The following article is a part of conference coverage from the American College of Rheumatology Convergence 2020, being held virtually from November 5 to 9, 2020. The team at Rheumatology Advisor will be reporting on the latest news and research conducted by leading experts in rheumatology. Check back for more from the ACR Convergence 2020.
During the coronavirus disease 2019 (COVID-19) pandemic, healthcare providers have increasingly noted the potential of incorporating telemedicine into their pediatric rheumatology practices, according to survey results presented at the American College of Rheumatology (ACR) Convergence 2020, held virtually from November 5 to 9, 2020.
The COVID-19 pandemic has forced healthcare teams to transition from in-person to virtual telemedicine visits, many of whom had limited knowledge, infrastructure, and experience. Study authors sought to collect data on the adoption of telemedicine, understand its usage, and how healthcare teams have accepted telemedicine during the pandemic.
PR-COIN, a collaborative of 20 North American pediatric rheumatology centers, conducted the current observational study by collecting data about healthcare providers’ telemedicine experience. A REDCap® survey was sent to a representative from each site of the collaborative and the resulting quantitative data was analyzed with descriptive statistics.
Of the 19 sites that responded to the survey, all transitioned to telemedicine in response to the COVID-19 pandemic and most reported to using both telephone and videoconferencing for visits. A total of 13 (68%) PR-COIN sites reported that at least 50% of their providers documented musculoskeletal exams in patients with juvenile idiopathic arthritis by using the Gait Arms Legs and Spine Regarding telemedicine visits, 11 (58%) centers reported collecting information on pain intensity, morning stiffness, and patient global assessment. All centers reported having both new and follow-up patients over telemedicine.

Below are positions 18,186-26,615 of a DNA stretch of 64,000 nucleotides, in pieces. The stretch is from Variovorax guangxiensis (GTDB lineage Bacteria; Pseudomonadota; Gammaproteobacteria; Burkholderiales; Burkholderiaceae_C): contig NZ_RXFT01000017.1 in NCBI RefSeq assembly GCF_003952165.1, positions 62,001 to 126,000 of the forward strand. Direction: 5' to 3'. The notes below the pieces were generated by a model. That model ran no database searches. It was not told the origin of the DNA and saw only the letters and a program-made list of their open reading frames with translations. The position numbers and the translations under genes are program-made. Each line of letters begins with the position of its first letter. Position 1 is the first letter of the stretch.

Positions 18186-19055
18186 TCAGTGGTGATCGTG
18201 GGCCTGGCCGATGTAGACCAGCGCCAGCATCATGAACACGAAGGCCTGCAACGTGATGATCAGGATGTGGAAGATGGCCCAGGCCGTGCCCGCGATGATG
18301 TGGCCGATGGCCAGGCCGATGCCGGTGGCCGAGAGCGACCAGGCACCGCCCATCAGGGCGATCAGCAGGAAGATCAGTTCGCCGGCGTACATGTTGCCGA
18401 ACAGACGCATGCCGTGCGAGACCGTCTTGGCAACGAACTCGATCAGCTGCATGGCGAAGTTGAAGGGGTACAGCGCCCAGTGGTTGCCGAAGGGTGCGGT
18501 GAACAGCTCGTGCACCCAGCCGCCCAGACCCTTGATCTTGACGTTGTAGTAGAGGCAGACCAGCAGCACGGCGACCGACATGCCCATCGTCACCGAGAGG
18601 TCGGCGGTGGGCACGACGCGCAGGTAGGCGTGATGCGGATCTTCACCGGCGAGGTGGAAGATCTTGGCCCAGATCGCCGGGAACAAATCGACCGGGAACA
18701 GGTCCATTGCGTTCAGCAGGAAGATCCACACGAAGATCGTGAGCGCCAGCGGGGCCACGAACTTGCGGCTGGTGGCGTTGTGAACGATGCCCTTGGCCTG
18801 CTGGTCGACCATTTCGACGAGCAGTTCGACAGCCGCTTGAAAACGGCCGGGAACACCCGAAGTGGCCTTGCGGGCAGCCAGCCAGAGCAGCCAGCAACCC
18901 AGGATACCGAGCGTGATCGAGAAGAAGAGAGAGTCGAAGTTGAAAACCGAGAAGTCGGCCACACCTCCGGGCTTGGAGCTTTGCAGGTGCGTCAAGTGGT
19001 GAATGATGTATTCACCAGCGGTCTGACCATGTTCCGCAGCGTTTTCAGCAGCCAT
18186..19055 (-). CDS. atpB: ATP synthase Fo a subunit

Survey results showed that that height, weight, treatment targets, and disease activity were not well-documented. Two centers reported that they did not collect any patient-reported outcome measures; however, 3 centers collected more complex ones.
A total of 7 centers (37%) noted that they conducted research-related activity during virtual visits, of which 2 (29%) reported that they were able to consent patients over telemedicine. Overall, 6 (86%) sites reported that they conducted follow-up visits for observational study purposes. Of the 19 centers, 15 (79%) and 14 (74%) reported that they would be willing to see new and follow-up patients, respectively, using telemedicine.
Every center agreed on the ability of telemedicine to meet provider needs. In addition, all but 1 center agreed that telemedicine could meet patient needs.
Convenience, no travel, and continuity of care were reported to be some of the benefits of telemedicine use. Challenges included limited physical exams, access to technology, and limited ability to assess disease activity.
Study authors concluded that, ultimately, centers “supported the continued use of telemedicine after the pandemic,” and that “PR-COIN plans on identifying best practices and creating tools to address existing barriers” to its use.
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Goh YI, Pan N, Harris J, et al. Telemedicine in pediatric rheumatology during COVID-19: the PR-COIN experience. Presented at: ACR Convergence 2020; November 5-9, 2020. Abstract 0597.